Many people want to stop drinking for a variety of reasons. Have you been thinking about quitting drinking, or at least cutting down? Maybe you want to cut out the extra calories. Or perhaps you want to save money, get your partner off your back for “over-drinking”, or quit for health reasons.
Alcohol can be the centerpiece of many social situations, that’s for sure. It can be tough to think about going to some gatherings where just about everyone is drinking and you want to refrain. Or having a football get-together and only provide non-alcohol beverages. This is especially true if you’ve been known as the “party guy” and many of your friends enjoy drinking.
The good news is that many people are reconsidering their drinking habits. They’re wise enough to know that over-drinking or abusing alcohol can do a lot of damage on all levels.
Here, we offer a few ideas about what to do in order to have a social life while you focus on your sobriety.
Whether you were a habitual drinker or have been trying to stay sober longer without a major problem, you might want to begin in a very simple way: Make sure your friends know where you stand.
You can reveal as much or as little about why you are quitting drinking as you want to. A good group of friends will support your decision and not push you to drink more. You might actually inspire someone else to stop drinking too, especially if you share some feelings about problems you’ve had and they can relate to your issues.
It’s possible that your friends, or at least people who are with you, might not support your actions. They could pressure you to “loosen up a little” or “have some fun”. It’s oftentimes tough for some people to drink alone. They may also blame your spouse or significant other for attempting to make you quit.
The end result of not feeling supported or being teased about drinking might not last long, and could be their way of coping with someone in their group not drinking. You could even become the reliable sober driver for events, which tends to go over well with lots of drinkers. An alternative to this, if they simply aren’t supportive and you feel uncomfortable, is to hang out with different friends.
One of the biggest obstacles to stopping drinking is returning to old places and habits that were the cause of a drinking problem. Not returning to these places makes it easier to stop. Places like coffee shops, most movie theatres, museums, and retail stores generally don’t serve alcohol and can easily reduce your temptation by making liquor unavailable.
The next step to have a social life when going to new places is to help your friends discover why they should go with you. Invite your friends to movies and to hang out at coffee shops instead of the bar. Find unique places nearby that offer an atmosphere of fun without offering alcohol.
You may not be able to avoid alcohol all the time. When you are invited to a wedding, party, sports event, holiday party, etc., alcohol will probably be available. It might even be the main attraction. This is a time when you might want to have responses ready for the lack of beer or wine in hand.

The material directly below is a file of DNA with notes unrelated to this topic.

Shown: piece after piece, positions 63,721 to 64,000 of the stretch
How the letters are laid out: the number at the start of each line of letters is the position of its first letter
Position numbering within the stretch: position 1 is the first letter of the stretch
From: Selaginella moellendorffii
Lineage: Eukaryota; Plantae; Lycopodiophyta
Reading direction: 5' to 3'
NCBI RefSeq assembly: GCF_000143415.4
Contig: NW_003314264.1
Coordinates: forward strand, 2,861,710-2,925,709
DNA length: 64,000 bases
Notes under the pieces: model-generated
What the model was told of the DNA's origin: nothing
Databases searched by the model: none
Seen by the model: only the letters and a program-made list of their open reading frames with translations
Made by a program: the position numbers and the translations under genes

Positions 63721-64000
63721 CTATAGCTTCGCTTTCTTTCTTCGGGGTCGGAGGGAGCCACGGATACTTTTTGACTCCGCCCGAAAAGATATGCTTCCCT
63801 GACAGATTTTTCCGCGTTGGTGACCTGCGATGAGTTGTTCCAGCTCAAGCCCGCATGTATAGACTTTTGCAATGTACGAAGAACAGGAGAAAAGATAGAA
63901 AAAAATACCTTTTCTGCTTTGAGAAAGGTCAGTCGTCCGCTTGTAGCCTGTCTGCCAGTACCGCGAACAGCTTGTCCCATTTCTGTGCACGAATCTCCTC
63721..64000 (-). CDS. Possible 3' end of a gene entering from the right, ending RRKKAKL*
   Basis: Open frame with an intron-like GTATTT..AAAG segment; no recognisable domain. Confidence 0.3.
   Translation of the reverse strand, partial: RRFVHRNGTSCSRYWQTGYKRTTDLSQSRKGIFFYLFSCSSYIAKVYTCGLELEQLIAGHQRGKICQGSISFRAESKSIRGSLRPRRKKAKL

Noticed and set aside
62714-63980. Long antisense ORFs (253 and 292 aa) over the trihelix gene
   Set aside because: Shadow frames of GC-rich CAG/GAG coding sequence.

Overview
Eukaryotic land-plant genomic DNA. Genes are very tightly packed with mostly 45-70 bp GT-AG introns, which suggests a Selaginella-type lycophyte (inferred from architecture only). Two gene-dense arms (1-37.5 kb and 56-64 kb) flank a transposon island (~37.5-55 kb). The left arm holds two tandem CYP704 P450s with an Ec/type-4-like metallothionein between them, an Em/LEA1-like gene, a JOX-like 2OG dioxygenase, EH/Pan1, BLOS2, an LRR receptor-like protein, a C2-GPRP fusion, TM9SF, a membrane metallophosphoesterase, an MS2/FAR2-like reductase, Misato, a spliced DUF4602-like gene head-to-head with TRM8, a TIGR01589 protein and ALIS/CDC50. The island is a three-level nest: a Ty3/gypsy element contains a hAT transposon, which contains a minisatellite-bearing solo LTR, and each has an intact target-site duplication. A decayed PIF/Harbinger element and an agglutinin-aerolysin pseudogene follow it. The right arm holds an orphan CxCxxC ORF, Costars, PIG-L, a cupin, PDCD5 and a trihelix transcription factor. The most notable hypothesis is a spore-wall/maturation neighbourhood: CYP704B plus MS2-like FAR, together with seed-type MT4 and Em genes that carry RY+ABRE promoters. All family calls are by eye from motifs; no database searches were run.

A few ideas include:
While you don’t need to be a walking ad for sobriety, telling your friends that you feel better (physically and emotionally) after quitting drinking for a time might lead to more open discussions from them about the same thing. Many people think that quitting drinking is extremely hard. For some, it is tough, but it’s not impossible.
For those who struggle with alcoholism, it tends to be more challenging. Thus, it’s recommended to seek professional treatment to overcome alcohol addiction.
This sounds simple and it really is! You can order a soft drink, water, iced tea, or something else you might enjoy. Having a drink in hand will help distract you from your surroundings and keep you hydrated instead of drinking alcohol.
Let’s say you attend a bar or party where alcohol is available. You feel a bit overwhelmed by the idea of not drinking, as it seems everyone else is. And, it seems like they are having a good time. If you feel uncomfortable, use an excuse as a reason to leave. Let them know something came up you have to attend to.
Alternatively, if you want to be transparent, you can tell them you don’t feel comfortable around alcohol at the moment and want to leave. This really depends on how much information you want to share. Regardless, you have every right to leave if you’re feeling uncomfortable.
Whether your friends support you or not, not drinking can lead to different friends. If you’re hanging out in new places, you meet new people. And, they may not be into drinking either, which is a win-win. You get to cultivate new friendships where it’s not centered on alcohol or partying.
Having a social life while quitting drinking can be challenging, but with some precautions and new interests, you can have an easier time helping your friends and family understand your decision. No need to feel awkward about your decision to live life alcohol-free. More people are waking up to the fact that alcohol can cause various problems, and are committing to live sober.
So can you!